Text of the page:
Memphis-area U.S. Representative Steve Cohen (D-TN-09) may want to do away with the country’s Electoral College, but scholars and journalists alike – even liberal ones – have said in years past that it’s a bad idea.
As The Tennessee Star reported, Cohen, a senior member of the House Judiciary Committee, has introduced a bill to eliminate the Electoral College used to select U.S. presidents.
Cohen, of course, is unhappy that current Republican President Donald Trump took the presidency by winning the electoral college but not the popular vote.
But many people say Cohen’s perspective is a flawed one.
The Washington, D.C.-based Brookings Institution, for example, cited the 2000 presidential election where George W. Bush prevailed over Al Gore in the electoral college but not the popular vote.
“Whoever won, Bush or Gore, it was going to be by a hairsbreadth. Because of the Electoral College, we did not have to recount the whole nation. Instead we could focus on a more manageable task—recounting the state of Florida,” according to the Brookings Institution.
“Imagine the problems that would arise, tensions that would exist, and the claims of illegitimacy likely to follow if the entire nation had to be counted, and then recounted to ascertain the results of the election.”
The left-leaning Slate.com, meanwhile, said the Electoral College forces candidates “to focus their campaign efforts on the toss-up states; that follows directly from the candidates’ lack of inducement to campaign in states they are sure to win,” the website said.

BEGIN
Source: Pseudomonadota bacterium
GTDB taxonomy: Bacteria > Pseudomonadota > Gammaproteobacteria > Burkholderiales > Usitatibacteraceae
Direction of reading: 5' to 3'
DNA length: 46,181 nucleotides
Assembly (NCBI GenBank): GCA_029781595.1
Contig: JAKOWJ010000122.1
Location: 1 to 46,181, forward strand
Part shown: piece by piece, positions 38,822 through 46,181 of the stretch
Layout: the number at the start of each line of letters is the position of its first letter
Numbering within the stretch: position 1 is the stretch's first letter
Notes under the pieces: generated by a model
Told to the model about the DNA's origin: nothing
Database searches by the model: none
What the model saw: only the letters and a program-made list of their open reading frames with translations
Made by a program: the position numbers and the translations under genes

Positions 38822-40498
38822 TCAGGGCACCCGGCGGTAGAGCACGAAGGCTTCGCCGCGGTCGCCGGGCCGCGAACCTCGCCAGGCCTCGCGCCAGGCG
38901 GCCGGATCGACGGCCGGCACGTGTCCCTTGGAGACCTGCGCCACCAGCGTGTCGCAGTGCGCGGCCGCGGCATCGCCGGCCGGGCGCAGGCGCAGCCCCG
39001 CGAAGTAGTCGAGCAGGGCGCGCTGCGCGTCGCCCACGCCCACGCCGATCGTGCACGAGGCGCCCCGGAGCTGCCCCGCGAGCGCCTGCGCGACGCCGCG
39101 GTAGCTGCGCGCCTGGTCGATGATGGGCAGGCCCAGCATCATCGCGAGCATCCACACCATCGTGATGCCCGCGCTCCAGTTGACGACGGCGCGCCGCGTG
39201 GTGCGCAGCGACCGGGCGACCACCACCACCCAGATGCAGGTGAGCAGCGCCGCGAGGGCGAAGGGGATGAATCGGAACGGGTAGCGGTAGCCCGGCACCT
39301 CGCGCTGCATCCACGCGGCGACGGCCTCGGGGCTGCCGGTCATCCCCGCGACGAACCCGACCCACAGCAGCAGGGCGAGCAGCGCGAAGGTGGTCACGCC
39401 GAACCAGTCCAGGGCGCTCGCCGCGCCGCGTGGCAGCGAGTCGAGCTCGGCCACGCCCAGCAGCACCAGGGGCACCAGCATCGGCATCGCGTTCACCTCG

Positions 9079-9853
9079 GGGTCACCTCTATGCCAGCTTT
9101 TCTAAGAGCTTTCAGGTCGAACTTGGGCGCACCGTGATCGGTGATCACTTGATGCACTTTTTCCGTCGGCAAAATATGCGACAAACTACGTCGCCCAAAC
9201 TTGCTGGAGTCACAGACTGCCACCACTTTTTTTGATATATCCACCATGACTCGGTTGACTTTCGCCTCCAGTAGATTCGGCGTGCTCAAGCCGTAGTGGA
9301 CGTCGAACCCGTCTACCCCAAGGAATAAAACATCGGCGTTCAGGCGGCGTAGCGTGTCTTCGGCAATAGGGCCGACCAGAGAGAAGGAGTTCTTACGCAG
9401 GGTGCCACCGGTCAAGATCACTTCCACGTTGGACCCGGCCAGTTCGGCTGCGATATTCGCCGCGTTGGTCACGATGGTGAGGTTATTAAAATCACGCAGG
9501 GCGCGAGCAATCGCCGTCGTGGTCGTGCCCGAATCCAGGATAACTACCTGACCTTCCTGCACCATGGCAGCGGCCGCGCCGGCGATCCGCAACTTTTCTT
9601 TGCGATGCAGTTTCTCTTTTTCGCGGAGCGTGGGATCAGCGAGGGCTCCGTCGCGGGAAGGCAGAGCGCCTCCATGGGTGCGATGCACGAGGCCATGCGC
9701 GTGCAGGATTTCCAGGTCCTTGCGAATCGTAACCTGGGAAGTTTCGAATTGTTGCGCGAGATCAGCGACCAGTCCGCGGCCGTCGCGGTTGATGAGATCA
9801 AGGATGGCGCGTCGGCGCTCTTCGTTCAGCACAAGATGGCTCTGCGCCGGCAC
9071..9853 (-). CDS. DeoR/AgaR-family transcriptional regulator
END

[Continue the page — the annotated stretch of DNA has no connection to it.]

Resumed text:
“Voters in toss-up states are more likely to pay close attention to the campaign—to really listen to the competing candidates—knowing that they are going to decide the election. They are likely to be the most thoughtful voters, on average (and for the further reason that they will have received the most information and attention from the candidates), and the most thoughtful voters should be the ones to decide the election.”
The Washington Post, meanwhile, said the Electoral College “actually keeps presidential elections from going undemocratically awry because it makes unlikely the possibility that third-party candidates will garner enough votes to make it onto the electoral scoreboard.”
“Without the electoral college, there would be no effective brake on the number of ‘viable’ presidential candidates,” The Post reported, adding:
Abolish it, and it would not be difficult to imagine a scenario where, in a field of a dozen micro-candidates, the ‘winner’ only needs 10 percent of the vote, and represents less than 5 percent of the electorate. And presidents elected with smaller and smaller pluralities will only aggravate the sense that an elected president is governing without a real electoral mandate.
USA Today’s editorial board weighed in in 2016, immediately after Trump defeated Democrat Hillary Clinton.
“Democrats are the wounded party now, but going into this election they thought they had a ‘blue firewall’ of states that gave them a big Electoral College advantage,” according to members of the board.
“The way to win is to run better campaigns and better candidates under the existing rules, not try to change the rules after a painful loss.”
– – –